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Data Protection Policy

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16 August, 2021

Worthingtons Data protection, confidentiality and information security policy


This policy sets out how Worthingtons complies with the GDPR and DPA 2018, confidentiality issues, information security and the SRA’s regulatory requirements.

Worthingtons is committed to ensuring personal data is dealt with in compliance with the GDPR and DPA 2018 and to protect the rights of individuals (data subjects) about whom Worthingtons holds ‘personal data’.

Worthingtons is registered with the Information Commissioner as a data controller. The person responsible for DP compliance is Barry Keating. The deputy is Rhona Jardella


This policy applies to all employees in Worthingtons including those undertaking work through a consultancy arrangement, in a volunteer capacity, on a temporary basis or through an agency. The term ‘employees’ is used to refer to all members, partners, directors, managers and employees.

All employees must familiarise themselves, and comply with, this policy and related procedures. Failure to comply with this policy and the related procedures may result in disciplinary action because of the significant risks of fines, enforcement action, reputational consequences and disciplinary action.


All employees are responsible for ensuring that all types of data are properly protected. Any issues or concerns about DPA 2018 must be raised with the [person responsible for DP compliance/COLP. Barry Keating and his Deputy Rhona Jardella

Relevant legislation

The following legislation must be complied with:

  • General Data Protection Regulation (GDPR)
  • Data Protection Act 2018 (DPA 2018);
  • Computer Misuse Act 1990;
  • Regulation of Investigatory Powers Act 2000;
  • Telecommunications (Lawful Business Practice) (Interception of Communications) Regulations 2000 (SI 2000/2699);
  • Privacy and Electronic Communications (EC Directive) Regulations 2003 (SI 2003/2426);
  • SRA’s Standards and Regulations.


Data means information in many diverse forms. Examples include but are not limited to paper documents (printouts, paper documents), electronic documents (databases, emails, presentations, spreadsheets, etc.) or information contained in spoken conversations.

Data breach is defined as a breach of security relating to the accidental or unlawful destruction, loss, unauthorised disclosure or access to personal data that is transmitted, stored or otherwise processed.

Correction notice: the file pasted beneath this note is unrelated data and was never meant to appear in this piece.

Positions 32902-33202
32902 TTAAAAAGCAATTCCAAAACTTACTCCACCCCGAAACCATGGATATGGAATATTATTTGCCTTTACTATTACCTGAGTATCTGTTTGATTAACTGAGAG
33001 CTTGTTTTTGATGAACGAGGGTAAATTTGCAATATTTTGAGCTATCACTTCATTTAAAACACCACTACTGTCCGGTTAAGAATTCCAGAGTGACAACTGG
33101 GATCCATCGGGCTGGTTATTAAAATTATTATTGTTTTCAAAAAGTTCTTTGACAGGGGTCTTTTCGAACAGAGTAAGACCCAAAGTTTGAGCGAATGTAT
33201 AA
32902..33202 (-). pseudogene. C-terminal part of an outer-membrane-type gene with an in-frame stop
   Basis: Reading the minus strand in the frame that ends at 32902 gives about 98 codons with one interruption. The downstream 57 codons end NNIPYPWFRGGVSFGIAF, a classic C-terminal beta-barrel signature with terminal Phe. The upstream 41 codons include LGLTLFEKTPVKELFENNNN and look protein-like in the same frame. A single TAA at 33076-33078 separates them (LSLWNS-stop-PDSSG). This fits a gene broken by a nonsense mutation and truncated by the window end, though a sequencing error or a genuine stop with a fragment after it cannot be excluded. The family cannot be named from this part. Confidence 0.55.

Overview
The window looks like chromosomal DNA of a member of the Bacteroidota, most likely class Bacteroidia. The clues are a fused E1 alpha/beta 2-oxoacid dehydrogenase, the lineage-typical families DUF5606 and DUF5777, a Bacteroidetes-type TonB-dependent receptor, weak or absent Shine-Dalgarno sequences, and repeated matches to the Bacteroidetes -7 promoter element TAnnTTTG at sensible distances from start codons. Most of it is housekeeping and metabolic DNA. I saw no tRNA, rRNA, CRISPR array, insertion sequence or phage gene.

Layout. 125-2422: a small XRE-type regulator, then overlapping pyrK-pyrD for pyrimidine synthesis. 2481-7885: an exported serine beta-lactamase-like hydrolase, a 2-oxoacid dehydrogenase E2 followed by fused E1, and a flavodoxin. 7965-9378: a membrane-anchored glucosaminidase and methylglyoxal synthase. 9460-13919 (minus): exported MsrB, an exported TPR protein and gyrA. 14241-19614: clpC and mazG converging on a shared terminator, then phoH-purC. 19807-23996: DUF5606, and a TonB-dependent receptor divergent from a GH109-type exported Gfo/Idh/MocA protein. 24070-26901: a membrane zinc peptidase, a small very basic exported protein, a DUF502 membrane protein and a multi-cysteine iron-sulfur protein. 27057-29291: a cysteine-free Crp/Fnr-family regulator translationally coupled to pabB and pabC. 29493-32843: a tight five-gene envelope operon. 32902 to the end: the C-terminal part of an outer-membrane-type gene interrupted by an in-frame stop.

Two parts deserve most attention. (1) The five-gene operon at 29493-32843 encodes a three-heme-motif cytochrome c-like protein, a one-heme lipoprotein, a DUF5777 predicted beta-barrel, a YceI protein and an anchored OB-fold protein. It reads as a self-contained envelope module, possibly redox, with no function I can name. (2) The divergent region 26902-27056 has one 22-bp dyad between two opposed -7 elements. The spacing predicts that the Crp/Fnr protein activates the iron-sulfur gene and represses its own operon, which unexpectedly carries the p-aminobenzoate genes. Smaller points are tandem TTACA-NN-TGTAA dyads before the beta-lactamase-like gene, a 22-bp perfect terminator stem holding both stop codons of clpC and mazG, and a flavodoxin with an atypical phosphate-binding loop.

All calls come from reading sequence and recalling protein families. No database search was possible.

Data controller means the natural or legal person who (alone or jointly with others) determines the purposes and the means of processing.

Data processing means the collection and manipulation of items of data to produce meaningful information.

Data subject means a living individual who can be identified, directly or indirectly, in particular by reference to an identifier such as a name, an identification number, location data and online identifier, or one or more factors specific to the physical, physiological, genetic, mental, economic, cultural or social identity of that natural person.

Data processor means, in relation to personal data, a natural or legal person (other than an employee of the data controller) who processes the data on behalf of the data controller.

Personal data is personal information about a living individual who can be identified from that data or from that data and other information. Examples of personal data would include someone’s name, National Insurance number, date and place of birth, mother’s maiden name, biometric records, etc.

Processing means any operation or set of operations that is performed on personal data, whether or not by automated means, such as collection, recording, organisation, structuring, storage, adaptation or alteration, retrieval, consultation, use, disclosure by transmission, dissemination or otherwise making available, alignment or combination, restriction, erasure or destruction.


The importance of keeping clients’ affairs confidential, protecting personal and special categories of personal data and keeping information secure is fundamental. This policy is designed to cover all these areas so that all employees are clear about their obligations and how to protect data/ensure confidential information is kept confidential.

The GDPR and DPA 2018 establish a framework of rights and duties designed to protect personal data. Personal data must be processed in compliance with the GDPR and DPA 2018 and the data protection principles. Individuals have a range of rights under the legislation including the right to access data held about them and the right to be forgotten.

All personal data must be processed in accordance with the data protection principles, which require data to be:

  • processed fairly and lawfully and in a transparent manner;
  • collected for specified, explicit and legitimate purposes and not further processed in a manner that is incompatible with those purposes;
  • adequate, relevant and limited to what is necessary in relation to the purposes for which they are processed;
  • accurate and, where necessary, kept up to date (this includes erasing or rectifying inaccurate data);
  • kept in a form that permits identification of data subjects for no longer than is necessary for the purposes for which the personal data is processed;
  • processed in a manner that ensures appropriate security of the personal data, using appropriate technical or organisational measures.